San Antonio Current

San Antonio Current The San Antonio Current is another alternative weekly newspaper featuring remarkable cover design and imagery created on a shoestring budget. Chuck Kerr is the talented graphic designer/illustrator/poster maker (and band drummer!) who has art directed the Current for the past four years. Kerr's cover designs, many of them featuring his own illustration and photo illustration talents, are graphic, playful, engaging, and very smart. The above Tex-Mex salute to Andy Warhol's Velvet Underground & Nico LP cover, which Kerr describes as "a fitting tribute to San Antonio's vastly underrated local music scene," is just one example of the intelligence and graphic power of the Current's cover design.

(Above): January 31, 2007. Illustration and design by Chuck Kerr.

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(Left): October 8, 2008. Main photograph by Justin Parr. (Right): January 6, 2010. Illustration and design by Chuck Kerr, stock images from Shutterstock.
The above left cover was a direct answer to the seeming flood of "Yes, I'm Gay" covers from People magazine and its counterparts. I wanted to elevate our LGBT community to "celebrity" status as well. The participanats are a cross-section of artists and activists who are out and proud. It wasn't until after the above right cover was published that I saw Tom Carlson's excellent Operation-themed cover for Riverfront Times. Art directing the Current was my first real graphic design job. I was working at the Current as a design intern while I was an undergrad. The editorial designer left the paper abruptly, I was brought in as a sub, and I ended up staying. I went to school on certain days or at night to finish my degree.

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(Left): March 12, 2008. Photo illustration and typography by Chuck Kerr. Nature photo by Greg Harman, stock fence and sign photos from Shutterstock. (Right): March 19, 2008. Illustration and design by Chuck Kerr, duct tape and speaker cable photos from Shutterstock.
When I came up with the idea to turn the cover into a gig flyer, I decided it would be fun to simply post the flyer right over the previous week's cover. Hopefully eagle-eyed readers noticed the continuity and got a kick out of it. It was also fun coming up with cover text that went with the "gig flyer" theme, and to ditch the logo for a week. Our cover budgets were modest. We could afford to have a freelance photographer produce roughly one cover a month, and the rest were usually illustrations by me. Occasionally when there was extra cash or a nasty time-crunch, I'd hire a freelance illustrator.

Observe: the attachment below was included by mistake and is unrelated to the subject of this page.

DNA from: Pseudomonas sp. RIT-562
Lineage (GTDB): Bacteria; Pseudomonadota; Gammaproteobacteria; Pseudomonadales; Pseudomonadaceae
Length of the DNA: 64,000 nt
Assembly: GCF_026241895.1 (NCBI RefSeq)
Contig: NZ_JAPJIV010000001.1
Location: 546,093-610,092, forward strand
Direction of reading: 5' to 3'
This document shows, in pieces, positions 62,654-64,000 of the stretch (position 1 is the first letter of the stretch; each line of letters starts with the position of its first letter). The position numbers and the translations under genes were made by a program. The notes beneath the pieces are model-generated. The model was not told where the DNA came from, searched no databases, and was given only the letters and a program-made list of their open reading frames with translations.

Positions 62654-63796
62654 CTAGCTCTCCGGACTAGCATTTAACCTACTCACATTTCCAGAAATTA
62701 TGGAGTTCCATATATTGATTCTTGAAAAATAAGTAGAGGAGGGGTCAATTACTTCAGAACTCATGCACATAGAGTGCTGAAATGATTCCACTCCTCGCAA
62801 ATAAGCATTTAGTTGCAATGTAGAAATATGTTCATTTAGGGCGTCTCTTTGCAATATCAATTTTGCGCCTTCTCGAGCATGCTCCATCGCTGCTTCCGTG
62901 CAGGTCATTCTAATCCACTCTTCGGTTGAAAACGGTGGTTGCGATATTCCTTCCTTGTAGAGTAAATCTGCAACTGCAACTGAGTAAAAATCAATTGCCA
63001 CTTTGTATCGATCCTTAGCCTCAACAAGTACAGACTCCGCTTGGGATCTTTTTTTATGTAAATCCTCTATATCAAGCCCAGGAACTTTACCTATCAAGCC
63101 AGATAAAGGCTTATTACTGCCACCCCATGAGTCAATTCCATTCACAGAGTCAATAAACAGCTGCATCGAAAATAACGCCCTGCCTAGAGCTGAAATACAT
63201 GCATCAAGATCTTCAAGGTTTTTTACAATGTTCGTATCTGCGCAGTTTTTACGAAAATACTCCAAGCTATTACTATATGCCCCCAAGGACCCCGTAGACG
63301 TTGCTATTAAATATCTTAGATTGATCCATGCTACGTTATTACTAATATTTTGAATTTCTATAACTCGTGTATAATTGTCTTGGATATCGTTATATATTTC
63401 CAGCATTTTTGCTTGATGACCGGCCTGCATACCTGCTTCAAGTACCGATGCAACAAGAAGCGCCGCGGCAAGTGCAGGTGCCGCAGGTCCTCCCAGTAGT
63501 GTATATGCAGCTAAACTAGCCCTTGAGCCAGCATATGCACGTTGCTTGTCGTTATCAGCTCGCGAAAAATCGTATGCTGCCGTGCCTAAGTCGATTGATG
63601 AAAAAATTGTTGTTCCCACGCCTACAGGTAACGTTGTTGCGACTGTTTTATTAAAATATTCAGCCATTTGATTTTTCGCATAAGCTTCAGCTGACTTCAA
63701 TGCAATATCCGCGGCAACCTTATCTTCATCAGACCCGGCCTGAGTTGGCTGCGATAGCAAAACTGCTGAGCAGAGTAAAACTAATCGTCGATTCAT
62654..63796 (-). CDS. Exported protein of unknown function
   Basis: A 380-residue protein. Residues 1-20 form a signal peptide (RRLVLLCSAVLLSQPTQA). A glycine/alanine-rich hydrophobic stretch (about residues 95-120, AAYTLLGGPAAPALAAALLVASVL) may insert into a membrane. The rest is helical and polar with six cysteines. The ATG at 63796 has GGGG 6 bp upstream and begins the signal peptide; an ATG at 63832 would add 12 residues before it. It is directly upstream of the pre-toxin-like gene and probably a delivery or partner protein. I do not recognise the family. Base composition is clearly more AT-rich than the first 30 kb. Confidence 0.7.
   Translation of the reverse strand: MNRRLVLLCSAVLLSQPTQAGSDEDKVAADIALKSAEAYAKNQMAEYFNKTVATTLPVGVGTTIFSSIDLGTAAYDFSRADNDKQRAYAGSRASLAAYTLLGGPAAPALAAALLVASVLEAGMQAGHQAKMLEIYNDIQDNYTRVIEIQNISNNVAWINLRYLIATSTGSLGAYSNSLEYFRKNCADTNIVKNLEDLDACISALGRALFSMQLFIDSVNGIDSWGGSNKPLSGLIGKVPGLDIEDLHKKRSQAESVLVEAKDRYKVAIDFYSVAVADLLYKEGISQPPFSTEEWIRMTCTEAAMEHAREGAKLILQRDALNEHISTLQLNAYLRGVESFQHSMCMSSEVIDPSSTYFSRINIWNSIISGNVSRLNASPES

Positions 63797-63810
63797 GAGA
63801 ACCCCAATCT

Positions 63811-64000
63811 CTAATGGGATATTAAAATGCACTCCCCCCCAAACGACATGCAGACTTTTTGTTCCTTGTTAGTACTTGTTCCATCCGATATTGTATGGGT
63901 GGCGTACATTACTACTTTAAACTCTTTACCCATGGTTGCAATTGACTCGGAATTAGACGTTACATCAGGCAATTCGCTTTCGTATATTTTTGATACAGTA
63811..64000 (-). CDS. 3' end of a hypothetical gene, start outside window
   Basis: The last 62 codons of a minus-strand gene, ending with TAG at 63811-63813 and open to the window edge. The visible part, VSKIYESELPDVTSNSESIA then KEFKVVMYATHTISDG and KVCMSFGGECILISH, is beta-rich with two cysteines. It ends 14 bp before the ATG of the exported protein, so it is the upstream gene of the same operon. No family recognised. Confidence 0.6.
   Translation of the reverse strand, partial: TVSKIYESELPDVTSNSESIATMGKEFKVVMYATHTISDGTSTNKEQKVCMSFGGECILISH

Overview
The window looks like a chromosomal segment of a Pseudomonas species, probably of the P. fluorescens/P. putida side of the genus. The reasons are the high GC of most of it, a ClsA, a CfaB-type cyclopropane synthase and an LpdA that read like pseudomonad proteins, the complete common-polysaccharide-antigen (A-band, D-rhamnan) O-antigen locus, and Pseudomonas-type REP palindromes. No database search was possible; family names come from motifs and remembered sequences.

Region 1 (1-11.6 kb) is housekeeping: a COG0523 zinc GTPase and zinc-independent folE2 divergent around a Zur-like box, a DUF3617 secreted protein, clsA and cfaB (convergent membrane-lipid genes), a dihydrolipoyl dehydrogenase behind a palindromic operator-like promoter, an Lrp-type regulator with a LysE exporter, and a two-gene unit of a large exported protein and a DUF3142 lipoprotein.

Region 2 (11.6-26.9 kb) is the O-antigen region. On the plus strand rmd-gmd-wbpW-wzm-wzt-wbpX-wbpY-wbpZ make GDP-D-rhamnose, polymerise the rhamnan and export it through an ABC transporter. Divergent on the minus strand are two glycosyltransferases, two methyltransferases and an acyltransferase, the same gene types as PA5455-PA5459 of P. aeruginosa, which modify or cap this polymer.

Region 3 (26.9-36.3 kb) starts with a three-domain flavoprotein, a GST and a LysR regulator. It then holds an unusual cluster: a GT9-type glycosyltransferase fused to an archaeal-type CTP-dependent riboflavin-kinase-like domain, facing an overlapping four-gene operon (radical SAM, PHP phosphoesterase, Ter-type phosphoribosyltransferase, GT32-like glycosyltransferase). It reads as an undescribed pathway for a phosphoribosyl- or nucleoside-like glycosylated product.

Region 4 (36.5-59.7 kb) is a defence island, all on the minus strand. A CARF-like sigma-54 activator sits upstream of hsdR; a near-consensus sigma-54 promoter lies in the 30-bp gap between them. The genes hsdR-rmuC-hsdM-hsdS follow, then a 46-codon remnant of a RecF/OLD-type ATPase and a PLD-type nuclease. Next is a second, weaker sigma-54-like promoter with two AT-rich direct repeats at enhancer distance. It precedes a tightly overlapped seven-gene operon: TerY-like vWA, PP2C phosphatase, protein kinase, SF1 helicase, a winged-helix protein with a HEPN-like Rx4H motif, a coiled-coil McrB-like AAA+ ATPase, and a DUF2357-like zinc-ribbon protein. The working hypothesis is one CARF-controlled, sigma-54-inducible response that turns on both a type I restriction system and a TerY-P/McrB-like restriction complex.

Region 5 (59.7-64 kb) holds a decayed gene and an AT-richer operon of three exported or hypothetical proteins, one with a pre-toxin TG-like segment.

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(Left): March 4, 2009. Homage to the Watchmen comic book, illustration by Alex Fine. (Right): May 13, 2009. Illustration and design by Chuck Kerr.
Everyone is South Texas understands the "immigrant family crossing" sign. Taking that familiar icon and adding another layer--the large threatening hands--sells a complicated immigration story not on the details, but on an emotional level.

My philosophy about cover design is pretty simple: Sell the story in under five seconds. I like to think that every issue is somebody's first, and the covers were crafted to grab their eyeballs and convince them that the content inside was worth picking up and reading.

Since there's just a momentary window to grab someone's attention, I think that large, singular, poster-like images work best, especially if they convey an emotion, a mood, or humor, along with the general "who/what" of the story. The more complex the story, the more I try to create imagery that elicits an emotional response or plays off a well-known pop culture icon--anything to plant my idea in the reader's head as quickly and permanently as possible.

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(Left): December 26, 2007. Illustration and design by Chuck Kerr. (Right): July 26, 2006. Illustration and design by Chuck Kerr.
One of my first covers, and still one of my all-time favorites. The cut-out mask is life-size.

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(Left): November 5, 2008. Illustration and design by Chuck Kerr. (Right): July 16, 2008. Illustration and design by Chuck Kerr. Robocop illustration by Beto Gonzales, stock images from Shutterstock.
Above left, a last-minute cover story, with no art and no budget. Again, this design is light on details but hopefully elicits an emotional reaction and curiosity that drives pick-up. The "Vote Robo" cover dealt with one writer's crusade to get Robocop immortalized in the Library of Congress. To add detail to the background I used pieces from past Current covers.

Chuck Kerr
left the San Antonio Current in January 2010. See more examples of Current cover design, as well as posters and illustrations by Kerr, here.

See a gallery of 20 San Antonio Current covers on the Robert Newman Design Facebook page.

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